Make a Prefix-Suffix Flip Book Activity

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Updated on Jun 27, 2013

By fourth grade, when kids start reading more sophisticated literature, chances are, they're also encountering unfamiliar words that are longer and hard to decode. Words like "transportation" and "pre-determination" can be daunting on paper, but don't let that discourage your child.

Here's an activity that will help your fourth grader tackle complex words by looking at their prefixes and suffixes. All you need is construction paper, a stapler, and markers to start. The result? An easy-to-use prefix or suffix flip-book for your child that will help her improve her reading and vocabulary!

What You Need:

  • Construction paper
  • Stapler
  • Markers
  • Copy paper cut into fourths

What You Do:

  1. Fold a piece of construction paper in half vertically. Turn it so that the fold is at the top, like a tent. This will be the flip-book cover.
  2. Choose a prefix or a suffix to focus on, and write it on the front cover. See the lists below for some ideas.
  3. Open the flip book. Stack several pieces of the cut copy paper into a neat pile. Staple them inside the flip book on the bottom half of the page. If you’re working on a prefix, staple them on the right side. If you’re working on a suffix, staple them on the left side.
  4. Use a marker to write the chosen prefix or suffix on the construction paper in the space next to the stapled papers.
  5. Now that you've created the flip-book, it's time to fill it in! Encourage your child to look for words that have that prefix or suffix. He can listen for these words in conversations or in movies, or look for them in books, newspapers and magazines. You can even help him by making it a family event and giving a point to each family member who correctly identifies a word with the featured prefix or suffix.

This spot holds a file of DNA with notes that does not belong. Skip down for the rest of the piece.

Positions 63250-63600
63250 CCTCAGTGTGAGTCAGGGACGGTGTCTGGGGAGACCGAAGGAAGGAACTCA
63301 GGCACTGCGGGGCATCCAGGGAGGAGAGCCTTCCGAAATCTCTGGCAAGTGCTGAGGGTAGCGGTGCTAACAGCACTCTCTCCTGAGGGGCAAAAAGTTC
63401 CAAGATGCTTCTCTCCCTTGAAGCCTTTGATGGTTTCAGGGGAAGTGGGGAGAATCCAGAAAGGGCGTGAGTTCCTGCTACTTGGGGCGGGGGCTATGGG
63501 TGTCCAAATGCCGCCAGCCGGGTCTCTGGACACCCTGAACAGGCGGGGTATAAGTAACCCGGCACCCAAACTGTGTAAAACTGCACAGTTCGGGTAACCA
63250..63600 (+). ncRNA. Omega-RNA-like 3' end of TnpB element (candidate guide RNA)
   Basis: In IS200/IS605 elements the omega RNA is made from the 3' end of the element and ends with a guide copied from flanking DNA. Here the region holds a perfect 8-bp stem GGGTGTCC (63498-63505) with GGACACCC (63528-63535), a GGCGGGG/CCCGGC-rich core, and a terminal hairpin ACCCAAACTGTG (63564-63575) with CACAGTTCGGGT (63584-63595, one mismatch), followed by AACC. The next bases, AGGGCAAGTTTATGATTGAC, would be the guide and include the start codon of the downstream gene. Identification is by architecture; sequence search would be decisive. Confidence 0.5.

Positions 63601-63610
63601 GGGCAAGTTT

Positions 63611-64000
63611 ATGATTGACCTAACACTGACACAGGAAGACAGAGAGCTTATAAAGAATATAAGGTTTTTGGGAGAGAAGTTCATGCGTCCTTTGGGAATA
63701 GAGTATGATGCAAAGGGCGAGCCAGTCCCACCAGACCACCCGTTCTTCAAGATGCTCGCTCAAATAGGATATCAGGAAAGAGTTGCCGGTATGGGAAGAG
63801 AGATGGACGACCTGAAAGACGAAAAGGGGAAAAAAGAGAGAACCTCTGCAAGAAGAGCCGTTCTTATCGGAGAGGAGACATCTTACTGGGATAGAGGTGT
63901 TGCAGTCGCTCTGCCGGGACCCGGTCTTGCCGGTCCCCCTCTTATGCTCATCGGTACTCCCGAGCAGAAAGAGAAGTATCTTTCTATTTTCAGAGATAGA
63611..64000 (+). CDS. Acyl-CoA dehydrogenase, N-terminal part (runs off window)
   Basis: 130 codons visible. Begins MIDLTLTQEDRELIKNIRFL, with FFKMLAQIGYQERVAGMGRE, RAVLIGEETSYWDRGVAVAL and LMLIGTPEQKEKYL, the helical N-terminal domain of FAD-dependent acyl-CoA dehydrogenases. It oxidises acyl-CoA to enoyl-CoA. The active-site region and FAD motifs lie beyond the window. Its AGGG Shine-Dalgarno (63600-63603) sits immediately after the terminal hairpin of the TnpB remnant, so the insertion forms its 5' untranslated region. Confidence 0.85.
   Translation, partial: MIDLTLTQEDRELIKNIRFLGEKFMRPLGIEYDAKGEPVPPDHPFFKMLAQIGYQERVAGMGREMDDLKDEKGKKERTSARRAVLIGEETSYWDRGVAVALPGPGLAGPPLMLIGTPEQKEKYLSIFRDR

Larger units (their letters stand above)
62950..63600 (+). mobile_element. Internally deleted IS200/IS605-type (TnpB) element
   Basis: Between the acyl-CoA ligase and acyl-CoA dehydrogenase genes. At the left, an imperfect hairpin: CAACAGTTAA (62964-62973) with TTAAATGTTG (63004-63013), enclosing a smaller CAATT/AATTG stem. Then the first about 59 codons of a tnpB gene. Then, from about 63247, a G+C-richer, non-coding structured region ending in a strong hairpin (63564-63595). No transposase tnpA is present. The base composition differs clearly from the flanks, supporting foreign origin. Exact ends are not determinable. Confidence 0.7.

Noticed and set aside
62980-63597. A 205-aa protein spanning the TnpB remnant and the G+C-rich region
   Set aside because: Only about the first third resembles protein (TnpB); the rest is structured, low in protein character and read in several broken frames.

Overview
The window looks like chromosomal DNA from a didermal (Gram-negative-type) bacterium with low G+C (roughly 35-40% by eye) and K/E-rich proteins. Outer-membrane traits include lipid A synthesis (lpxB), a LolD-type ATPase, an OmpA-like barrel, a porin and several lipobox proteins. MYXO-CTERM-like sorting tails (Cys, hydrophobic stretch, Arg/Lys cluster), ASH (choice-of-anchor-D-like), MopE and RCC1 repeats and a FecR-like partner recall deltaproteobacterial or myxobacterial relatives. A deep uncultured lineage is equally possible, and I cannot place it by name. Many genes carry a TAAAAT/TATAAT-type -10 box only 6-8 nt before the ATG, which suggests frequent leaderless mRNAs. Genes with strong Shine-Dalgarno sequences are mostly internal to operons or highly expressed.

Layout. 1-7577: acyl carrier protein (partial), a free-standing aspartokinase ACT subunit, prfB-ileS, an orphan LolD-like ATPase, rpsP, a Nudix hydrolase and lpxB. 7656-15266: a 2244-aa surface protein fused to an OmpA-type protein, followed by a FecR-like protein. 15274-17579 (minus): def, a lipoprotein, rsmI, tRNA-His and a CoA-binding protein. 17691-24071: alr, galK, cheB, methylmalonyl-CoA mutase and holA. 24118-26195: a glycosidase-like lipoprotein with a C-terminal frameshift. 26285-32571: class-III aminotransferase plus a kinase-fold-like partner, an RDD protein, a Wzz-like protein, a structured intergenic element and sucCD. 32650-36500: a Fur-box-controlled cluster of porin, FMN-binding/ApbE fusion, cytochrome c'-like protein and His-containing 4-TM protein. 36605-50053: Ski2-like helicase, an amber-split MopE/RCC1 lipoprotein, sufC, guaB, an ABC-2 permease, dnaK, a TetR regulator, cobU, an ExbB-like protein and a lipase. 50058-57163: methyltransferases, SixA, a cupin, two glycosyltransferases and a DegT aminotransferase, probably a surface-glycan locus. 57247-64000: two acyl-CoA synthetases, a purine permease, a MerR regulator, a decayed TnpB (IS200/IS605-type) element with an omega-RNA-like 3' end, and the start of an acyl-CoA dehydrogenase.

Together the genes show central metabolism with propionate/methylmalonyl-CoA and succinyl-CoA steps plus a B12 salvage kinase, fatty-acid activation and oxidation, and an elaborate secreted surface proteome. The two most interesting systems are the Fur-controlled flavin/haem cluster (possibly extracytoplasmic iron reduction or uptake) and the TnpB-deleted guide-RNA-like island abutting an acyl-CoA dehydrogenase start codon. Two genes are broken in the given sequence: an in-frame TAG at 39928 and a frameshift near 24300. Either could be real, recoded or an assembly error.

6. Repeat these steps to create new flip books for other prefixes and suffixes.

With a little observation and some family help, the flip-book will be filled in no time! Keep it as a handy reference for spelling words, comparing words for meaning and structure, and for generating new and interesting words to include in a written piece.

Notes on Prefixes and Suffixes:

  • Some common prefixes: pre-, un-, re-, dis-, trans-, pro-, tele-, sub-, inter-, semi-, bi-, tri-, super-
  • Some common suffixes: -ed, -ing, -tion, -ly, -ment, -able, -ible, -ful, -or

Prefixes are word parts placed at the beginning of a word to change its meaning. For example, add the prefix “pre-” (meaning “before”) to the word “wash”, and you get “prewash", a word meaning "to be washed in advance".

A suffix goes at the end of a word to change its meaning or part of speech. If you add the suffix "-tion" to the adjective "determined", for instance, it becomes the noun "determination".

Prefixes and suffixes are good for breaking down big words and making the reading process easier.

Liana Mahoney is a National Board Certified elementary teacher, currently teaching a first and second grade loop. She is also a certified Reading Specialist, with teaching experience as a former high school English teacher, and early grades Remedial Reading.